Career Wisdom from Our Elders: Part 3

Old Books WisdomNo man was ever wise by chance.” — Lucius Annaeus Seneca, Roman Philosopher and Politician

Wisdom doesn’t just fall into your lap. You need to be open to receiving it and applying it because wisdom is about knowing how to act on knowledge. It turns out, there’s a wealth of wisdom within the people around us if we’re willing to listen.

Here are three more pieces of wisdom shared through stories from the online community:

Biplob Ghosh, Statistician, Statistics Canada

A good friend of mine taught me the importance of negotiating with people at work and not burning your bridges. In his particular case, he was offered a position on a different team at the same organization for something he could have a profound impact on for years to come. However, he made a verbal commitment to finish a short-term project (which would take at least half a year) shortly before the appealing offer was made to him. What to do? Switch teams now or pass on a one-time opportunity? He ended up negotiating with both teams that he would work hard on finishing up his current commitments faster so that he could make the transition sooner. One doesn’t know where they’ll end up, so it’s good to have people who will be your advocates now and in years to come.

I have another piece of wisdom that might be useful.

Everyone always talks about doing what you love. But how do you find that out? A good friend of mine helped me answer that. My friend loves mathematical theories and their applications, and his current job suits his education and interest. I once asked him, “Would you do this job for free?” He answered in the affirmative without hesitation. Therefore, any pay, benefits and vacation are just bonuses. So one way of finding out what you are passionate about is to ask what would you do for free, without any compensation other than just the satisfaction of work done well. Anything else is just icing on a very satisfying cake.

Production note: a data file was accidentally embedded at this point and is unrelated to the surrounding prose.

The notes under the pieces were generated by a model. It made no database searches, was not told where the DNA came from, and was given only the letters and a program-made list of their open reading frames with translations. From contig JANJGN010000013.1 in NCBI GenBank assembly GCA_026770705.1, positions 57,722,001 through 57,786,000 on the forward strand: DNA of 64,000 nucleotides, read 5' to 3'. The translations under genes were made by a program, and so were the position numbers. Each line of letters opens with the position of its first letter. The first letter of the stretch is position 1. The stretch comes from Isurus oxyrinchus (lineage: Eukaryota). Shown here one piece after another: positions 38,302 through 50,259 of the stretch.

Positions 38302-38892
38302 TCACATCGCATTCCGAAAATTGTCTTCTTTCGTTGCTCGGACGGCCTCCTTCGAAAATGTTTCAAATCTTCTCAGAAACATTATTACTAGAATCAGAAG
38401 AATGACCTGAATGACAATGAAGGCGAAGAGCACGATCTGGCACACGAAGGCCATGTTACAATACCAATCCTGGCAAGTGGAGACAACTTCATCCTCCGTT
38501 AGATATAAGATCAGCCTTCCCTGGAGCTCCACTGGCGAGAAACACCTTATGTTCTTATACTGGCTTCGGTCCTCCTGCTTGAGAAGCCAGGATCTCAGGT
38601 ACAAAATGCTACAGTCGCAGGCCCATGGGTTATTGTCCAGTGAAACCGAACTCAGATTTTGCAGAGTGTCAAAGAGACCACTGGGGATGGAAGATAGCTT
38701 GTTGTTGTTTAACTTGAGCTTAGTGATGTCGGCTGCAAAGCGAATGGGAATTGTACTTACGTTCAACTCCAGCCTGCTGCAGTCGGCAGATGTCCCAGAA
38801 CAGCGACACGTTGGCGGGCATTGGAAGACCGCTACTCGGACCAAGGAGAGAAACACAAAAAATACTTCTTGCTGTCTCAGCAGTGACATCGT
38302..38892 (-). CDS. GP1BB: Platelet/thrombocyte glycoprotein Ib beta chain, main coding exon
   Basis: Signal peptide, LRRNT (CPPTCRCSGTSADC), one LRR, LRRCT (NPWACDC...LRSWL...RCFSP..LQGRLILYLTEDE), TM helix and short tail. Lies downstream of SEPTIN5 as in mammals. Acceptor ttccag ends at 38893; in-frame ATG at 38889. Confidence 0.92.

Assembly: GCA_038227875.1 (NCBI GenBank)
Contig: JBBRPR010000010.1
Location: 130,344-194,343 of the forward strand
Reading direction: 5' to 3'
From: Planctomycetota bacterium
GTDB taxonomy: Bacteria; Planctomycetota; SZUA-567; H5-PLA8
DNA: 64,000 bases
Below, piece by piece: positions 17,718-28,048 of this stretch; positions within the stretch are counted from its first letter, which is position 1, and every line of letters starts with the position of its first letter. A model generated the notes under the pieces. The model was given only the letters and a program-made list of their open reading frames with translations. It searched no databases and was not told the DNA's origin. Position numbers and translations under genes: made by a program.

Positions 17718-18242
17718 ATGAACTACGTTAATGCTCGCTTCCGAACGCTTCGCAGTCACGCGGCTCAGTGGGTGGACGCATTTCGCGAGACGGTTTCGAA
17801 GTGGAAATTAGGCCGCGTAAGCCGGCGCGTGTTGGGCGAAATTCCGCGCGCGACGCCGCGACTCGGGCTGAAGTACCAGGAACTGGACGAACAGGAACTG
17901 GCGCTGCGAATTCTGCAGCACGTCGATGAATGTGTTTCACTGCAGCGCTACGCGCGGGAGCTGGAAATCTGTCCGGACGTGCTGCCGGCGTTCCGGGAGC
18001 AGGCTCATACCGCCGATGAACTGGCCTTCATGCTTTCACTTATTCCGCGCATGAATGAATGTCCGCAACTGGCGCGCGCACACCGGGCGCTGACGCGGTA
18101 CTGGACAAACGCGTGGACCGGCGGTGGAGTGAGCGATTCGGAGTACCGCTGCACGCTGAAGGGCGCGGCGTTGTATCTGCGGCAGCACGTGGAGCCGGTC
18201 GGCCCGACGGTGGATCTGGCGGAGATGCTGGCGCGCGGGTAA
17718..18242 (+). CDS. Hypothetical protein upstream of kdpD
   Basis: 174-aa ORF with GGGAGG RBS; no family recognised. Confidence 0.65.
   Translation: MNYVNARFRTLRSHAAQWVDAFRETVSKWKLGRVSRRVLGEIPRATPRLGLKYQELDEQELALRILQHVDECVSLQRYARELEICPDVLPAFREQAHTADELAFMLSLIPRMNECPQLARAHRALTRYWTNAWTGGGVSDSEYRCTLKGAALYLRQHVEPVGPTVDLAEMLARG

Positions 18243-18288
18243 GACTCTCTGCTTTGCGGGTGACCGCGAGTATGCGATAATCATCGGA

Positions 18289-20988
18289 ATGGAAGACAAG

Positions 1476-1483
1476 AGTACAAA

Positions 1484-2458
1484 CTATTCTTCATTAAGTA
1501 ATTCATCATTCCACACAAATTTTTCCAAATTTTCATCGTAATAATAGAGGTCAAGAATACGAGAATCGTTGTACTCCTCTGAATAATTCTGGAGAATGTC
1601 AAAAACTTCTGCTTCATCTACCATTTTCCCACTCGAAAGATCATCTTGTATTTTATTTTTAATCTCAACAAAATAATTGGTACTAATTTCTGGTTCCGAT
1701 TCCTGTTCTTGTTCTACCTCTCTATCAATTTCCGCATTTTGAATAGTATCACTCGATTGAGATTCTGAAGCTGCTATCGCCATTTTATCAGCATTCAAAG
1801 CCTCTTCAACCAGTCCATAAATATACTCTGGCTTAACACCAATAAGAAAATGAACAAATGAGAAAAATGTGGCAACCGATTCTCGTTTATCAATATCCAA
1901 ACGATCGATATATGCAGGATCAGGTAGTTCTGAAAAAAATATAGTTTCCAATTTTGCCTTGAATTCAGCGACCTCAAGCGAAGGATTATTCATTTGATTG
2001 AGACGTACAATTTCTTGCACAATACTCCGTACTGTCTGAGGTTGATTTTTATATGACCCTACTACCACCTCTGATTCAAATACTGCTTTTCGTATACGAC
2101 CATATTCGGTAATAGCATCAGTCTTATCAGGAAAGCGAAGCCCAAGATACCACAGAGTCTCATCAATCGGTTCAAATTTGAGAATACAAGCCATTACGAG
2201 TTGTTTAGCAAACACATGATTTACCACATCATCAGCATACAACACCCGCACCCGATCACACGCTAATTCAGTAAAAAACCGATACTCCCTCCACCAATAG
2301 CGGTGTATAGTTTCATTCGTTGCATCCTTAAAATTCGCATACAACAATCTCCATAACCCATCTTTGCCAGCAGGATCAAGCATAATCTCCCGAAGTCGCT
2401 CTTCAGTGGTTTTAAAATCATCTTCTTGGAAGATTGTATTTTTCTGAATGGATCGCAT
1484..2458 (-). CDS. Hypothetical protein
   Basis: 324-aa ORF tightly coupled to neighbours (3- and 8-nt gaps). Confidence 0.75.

Robyn C. Jackson, Stay-at-Home Mom and Freelance Writer, Self-Employed

As a wife and mother for the last 19 years, I have had many jobs. These jobs allowed me the freedom not only to be at home with my children, but also to write as I needed or wanted. Writing has been the only constant in my long list of jobs. At some point, it stopped being a job and became a career; this is not because I am making wonderful money, but because it is my passion.

I can remember back in junior high when I would write poetry every chance I had. I even wrote it in Spanish and received extra credit. The other students hated me because they ended up having to write poetry in Spanish as an assignment. Due to the way the students treated me, I almost stopped writing poetry. This was until one day, my English teacher spoke to me. Mr Hallstein said, “There will always be people who hate your writing for one reason or another. There will always be people who will be jealous of your writing and mistreat you because of it, but you need to keep writing because it is part of who you are.”

When I heard those words, I realized that my writing style will not be for everyone. It may even be only for a handful, but it is the handful that will read my words and feel what I felt when I wrote them. They will be the ones who understand me and who can relate to me. They will be the ones who will, in a small but significant way, be part of my world and my life, even if we never meet face to face.